Against all these things, God has no law. But to be aware of the things of God, to know what Paul wrote to Timothy or about the godly gifts bestowed upon Daniel and his friends, we need to systematically grow in knowledge of God’s word through continual study.
I expressed my thoughts on this matter in a recent discussion with a dear transsexual Christian friend (and also a scientist!) who I met through this blog. She had expressed the belief that “there is lot more gray in the bible than the simple black and white that is so often touted to be the case in God’s word.” Here is the main part of my reply:
I actually look at it differently. I believe the Bible is black and white. In some ways it has to be, since God doesn’t change, His word is forever settled in heaven and His yes is yes and His no is no.
From my point of view, it isn’t a matter of black and white versus gray. It is a matter of how simple it is. And some things are simple. The basic message that you can come to Christ by faith, childlike faith, is simple enough that young children and unlearned adults can understand and respond to it positively.
But in deeper matters of theology, it takes time and study to harmonize the various passages of God’s word. It takes work and effort. “Study to shew thyself approved unto God, a workman that needeth not to be ashamed, rightly dividing the word of truth.” – 2nd Timothy 2:15
The best analogy I can come up with is computer graphics. I am not an expert so I do not know all of terms. But I understand the concepts. Did you know that there are two ways to achieve gray in computer graphics? One way is grayscale. That is a method of adjusting the relative darkness of a pixel. So if a printer is printing a grayscale page, 100% ink equates to black. Anything less than that and you start getting into lighter and darker shades of gray.
But the older method, the only method which certain devices (e.g. laser printers and fax machines) can process, is a binary image. Now if your image resolution is comparable to the video game “Pong”, it will be very difficult to achieve gray. To achieve gray instead of a splotchy black and white image, you need a lot of pixels per square inch (i.e., very tiny pixels, so tiny that it would be almost impossible to see one pixel of black on an otherwise white screen with the naked eye – maybe it would be impossible these days). With high resolution, provide enough magnification and you can see that what looks to be gray is really a combination of very tiny black and white dots.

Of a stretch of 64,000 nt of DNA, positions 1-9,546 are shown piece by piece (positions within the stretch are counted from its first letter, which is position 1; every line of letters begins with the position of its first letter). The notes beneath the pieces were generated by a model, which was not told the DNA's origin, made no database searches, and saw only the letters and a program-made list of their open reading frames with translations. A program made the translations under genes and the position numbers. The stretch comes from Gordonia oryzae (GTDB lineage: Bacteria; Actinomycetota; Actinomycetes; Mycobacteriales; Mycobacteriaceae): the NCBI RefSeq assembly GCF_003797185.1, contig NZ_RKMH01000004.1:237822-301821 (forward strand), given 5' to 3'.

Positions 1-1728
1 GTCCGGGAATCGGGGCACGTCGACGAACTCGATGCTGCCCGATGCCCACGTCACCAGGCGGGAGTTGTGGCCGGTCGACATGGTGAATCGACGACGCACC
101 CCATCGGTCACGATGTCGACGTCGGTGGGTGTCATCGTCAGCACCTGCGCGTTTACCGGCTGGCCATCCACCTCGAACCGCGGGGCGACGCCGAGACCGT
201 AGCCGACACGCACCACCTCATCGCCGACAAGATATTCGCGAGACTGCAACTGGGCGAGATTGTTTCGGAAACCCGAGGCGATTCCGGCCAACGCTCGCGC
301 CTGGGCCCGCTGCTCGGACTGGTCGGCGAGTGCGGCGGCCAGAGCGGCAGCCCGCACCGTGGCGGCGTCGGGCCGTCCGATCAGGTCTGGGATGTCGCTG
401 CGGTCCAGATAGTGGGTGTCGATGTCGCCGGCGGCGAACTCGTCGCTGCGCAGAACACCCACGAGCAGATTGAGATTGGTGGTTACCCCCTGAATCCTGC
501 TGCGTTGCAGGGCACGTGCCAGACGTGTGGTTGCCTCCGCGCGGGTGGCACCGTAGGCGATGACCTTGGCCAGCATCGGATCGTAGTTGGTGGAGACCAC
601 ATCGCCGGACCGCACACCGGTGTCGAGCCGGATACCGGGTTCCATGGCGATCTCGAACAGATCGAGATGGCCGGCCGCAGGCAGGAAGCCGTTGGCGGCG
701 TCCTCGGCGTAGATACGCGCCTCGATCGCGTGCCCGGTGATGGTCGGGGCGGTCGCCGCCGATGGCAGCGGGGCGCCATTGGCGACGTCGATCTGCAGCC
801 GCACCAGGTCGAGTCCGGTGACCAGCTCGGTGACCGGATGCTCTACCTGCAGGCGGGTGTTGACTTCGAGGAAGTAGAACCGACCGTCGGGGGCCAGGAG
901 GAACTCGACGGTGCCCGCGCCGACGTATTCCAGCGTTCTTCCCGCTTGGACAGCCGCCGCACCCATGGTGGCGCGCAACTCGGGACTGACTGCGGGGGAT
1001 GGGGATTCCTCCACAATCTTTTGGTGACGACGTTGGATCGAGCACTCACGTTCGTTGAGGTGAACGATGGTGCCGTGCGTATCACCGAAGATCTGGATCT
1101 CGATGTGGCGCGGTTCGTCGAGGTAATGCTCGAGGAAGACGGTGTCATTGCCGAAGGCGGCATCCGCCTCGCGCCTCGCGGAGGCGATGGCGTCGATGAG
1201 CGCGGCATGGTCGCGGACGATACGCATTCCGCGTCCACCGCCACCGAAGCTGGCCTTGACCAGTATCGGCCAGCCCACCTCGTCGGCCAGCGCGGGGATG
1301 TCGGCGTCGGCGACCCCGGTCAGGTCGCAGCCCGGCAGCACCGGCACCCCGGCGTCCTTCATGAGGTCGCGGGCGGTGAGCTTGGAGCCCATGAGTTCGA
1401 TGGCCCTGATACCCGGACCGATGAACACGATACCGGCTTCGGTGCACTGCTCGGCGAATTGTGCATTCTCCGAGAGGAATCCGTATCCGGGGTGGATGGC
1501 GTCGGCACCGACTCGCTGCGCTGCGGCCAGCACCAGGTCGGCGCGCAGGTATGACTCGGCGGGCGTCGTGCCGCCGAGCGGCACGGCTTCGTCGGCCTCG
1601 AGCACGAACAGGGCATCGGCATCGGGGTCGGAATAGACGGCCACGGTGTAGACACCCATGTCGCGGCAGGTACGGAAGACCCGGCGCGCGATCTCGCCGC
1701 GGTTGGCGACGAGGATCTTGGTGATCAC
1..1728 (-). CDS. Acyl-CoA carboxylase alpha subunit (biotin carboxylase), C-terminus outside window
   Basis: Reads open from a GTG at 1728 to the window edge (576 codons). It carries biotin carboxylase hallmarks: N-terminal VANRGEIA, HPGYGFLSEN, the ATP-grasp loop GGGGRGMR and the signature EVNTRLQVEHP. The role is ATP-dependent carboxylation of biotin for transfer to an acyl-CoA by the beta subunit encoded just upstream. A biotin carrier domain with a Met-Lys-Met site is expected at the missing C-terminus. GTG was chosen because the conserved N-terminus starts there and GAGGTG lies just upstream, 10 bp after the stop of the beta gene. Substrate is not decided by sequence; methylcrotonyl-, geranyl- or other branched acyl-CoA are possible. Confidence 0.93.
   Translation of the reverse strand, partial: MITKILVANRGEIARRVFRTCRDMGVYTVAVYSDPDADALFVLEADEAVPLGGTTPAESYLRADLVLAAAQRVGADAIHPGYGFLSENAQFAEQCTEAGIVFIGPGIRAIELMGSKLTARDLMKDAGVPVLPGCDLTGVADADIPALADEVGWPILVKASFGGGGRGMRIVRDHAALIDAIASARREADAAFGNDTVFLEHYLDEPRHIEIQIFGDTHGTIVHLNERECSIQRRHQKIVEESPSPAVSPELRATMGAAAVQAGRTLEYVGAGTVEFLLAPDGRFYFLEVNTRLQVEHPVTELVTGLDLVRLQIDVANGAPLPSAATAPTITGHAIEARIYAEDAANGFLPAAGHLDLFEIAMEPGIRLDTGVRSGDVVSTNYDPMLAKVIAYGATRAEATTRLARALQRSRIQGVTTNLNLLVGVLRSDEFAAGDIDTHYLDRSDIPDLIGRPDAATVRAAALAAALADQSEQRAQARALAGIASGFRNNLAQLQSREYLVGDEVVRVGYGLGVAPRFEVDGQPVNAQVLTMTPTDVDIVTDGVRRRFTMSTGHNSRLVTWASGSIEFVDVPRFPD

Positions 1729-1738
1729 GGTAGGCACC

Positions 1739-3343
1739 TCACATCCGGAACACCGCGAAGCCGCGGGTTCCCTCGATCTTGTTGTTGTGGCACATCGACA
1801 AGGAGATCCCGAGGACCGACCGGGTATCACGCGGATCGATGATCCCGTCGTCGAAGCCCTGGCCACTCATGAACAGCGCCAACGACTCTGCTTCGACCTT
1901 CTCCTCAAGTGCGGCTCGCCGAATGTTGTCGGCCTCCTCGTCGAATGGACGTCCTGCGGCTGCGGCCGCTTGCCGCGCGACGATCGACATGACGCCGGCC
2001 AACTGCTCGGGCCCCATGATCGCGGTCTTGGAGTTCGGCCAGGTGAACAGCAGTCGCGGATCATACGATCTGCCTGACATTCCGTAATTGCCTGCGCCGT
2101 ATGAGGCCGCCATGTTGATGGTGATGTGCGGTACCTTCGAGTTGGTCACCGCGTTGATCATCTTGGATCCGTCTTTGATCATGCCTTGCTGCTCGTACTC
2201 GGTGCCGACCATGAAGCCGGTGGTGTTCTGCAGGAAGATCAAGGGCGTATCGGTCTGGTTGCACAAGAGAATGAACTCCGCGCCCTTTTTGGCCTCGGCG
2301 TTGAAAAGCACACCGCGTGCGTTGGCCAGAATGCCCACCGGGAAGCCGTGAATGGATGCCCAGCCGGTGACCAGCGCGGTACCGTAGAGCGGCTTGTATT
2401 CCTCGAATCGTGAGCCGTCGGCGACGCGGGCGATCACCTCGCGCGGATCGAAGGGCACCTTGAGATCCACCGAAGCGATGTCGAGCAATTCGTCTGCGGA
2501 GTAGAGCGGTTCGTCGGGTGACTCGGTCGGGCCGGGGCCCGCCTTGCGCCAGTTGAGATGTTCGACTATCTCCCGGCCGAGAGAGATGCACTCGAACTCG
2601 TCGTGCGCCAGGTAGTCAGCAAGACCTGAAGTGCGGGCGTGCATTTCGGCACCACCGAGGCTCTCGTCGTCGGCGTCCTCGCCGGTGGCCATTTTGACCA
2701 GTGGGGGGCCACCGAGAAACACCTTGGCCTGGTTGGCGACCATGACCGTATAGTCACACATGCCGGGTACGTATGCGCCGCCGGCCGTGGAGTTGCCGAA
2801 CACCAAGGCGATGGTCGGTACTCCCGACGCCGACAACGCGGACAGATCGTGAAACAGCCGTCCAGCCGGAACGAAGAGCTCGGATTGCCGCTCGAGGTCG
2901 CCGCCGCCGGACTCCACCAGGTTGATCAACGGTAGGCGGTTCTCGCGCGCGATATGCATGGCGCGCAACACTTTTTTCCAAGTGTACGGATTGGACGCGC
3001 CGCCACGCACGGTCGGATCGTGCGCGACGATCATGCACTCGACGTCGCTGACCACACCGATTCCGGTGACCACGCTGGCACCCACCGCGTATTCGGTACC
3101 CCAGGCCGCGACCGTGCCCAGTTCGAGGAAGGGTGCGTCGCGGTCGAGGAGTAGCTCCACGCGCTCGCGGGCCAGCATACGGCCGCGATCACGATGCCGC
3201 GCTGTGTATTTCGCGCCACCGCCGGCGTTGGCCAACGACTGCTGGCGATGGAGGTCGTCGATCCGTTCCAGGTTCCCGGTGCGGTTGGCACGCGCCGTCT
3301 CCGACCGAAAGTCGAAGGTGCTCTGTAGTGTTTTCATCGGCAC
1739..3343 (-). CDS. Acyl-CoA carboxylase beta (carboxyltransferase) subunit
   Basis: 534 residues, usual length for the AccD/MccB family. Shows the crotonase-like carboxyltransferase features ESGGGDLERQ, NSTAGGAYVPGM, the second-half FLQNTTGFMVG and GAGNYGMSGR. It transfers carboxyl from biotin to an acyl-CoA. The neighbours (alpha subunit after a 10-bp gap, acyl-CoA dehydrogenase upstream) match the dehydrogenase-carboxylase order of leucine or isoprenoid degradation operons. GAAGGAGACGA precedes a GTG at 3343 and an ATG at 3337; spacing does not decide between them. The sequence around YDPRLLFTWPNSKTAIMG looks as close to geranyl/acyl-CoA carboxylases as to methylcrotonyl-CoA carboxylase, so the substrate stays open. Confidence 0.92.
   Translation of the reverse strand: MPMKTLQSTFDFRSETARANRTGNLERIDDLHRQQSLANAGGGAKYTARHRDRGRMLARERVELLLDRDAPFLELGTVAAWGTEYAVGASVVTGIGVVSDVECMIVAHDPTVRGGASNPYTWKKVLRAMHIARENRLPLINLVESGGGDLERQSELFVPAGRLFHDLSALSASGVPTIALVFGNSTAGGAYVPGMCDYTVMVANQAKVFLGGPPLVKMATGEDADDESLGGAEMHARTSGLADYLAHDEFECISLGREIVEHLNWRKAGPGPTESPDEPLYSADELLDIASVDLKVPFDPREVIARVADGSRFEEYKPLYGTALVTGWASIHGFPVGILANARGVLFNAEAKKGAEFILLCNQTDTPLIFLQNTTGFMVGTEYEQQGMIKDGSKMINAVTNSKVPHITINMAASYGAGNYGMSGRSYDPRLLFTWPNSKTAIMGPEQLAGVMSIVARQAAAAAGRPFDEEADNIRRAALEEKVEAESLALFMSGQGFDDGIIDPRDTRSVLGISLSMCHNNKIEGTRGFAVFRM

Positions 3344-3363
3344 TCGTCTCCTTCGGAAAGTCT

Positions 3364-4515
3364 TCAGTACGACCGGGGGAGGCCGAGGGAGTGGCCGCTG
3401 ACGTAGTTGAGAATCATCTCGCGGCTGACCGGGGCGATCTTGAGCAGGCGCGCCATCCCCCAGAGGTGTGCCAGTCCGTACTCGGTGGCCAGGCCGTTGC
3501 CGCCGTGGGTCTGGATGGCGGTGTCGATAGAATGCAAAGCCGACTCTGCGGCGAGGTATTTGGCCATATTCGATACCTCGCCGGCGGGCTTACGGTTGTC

Over time, ways were found to create processes to make pixels smaller and the resolution better. Each development and advance is like another time of studying the word, except each technology advance improves what you can create; each Bible study improves the amount of detail you can see. And the more detail you can see, the better you know, using Ecclesiastes 3 as an example, when it is right to kill or heal, to speak or be silent, to love or hate, to wage war or make peace. And that would also be true about discerning when it is acceptable in God’s sight to change the gender identity you present to the world.
Almost by necessity to cope with a complex world, people tend to simplify whenever possible. Overdo simplification when it comes to Christianity, turn the microscopic pixels of God’s word into large polka dots, try to squeeze an infinite God into a tight box: you will run into serious error sooner or later.
For my thoughts are not your thoughts, neither are your ways my ways, saith the LORD. – Isaiah 55:8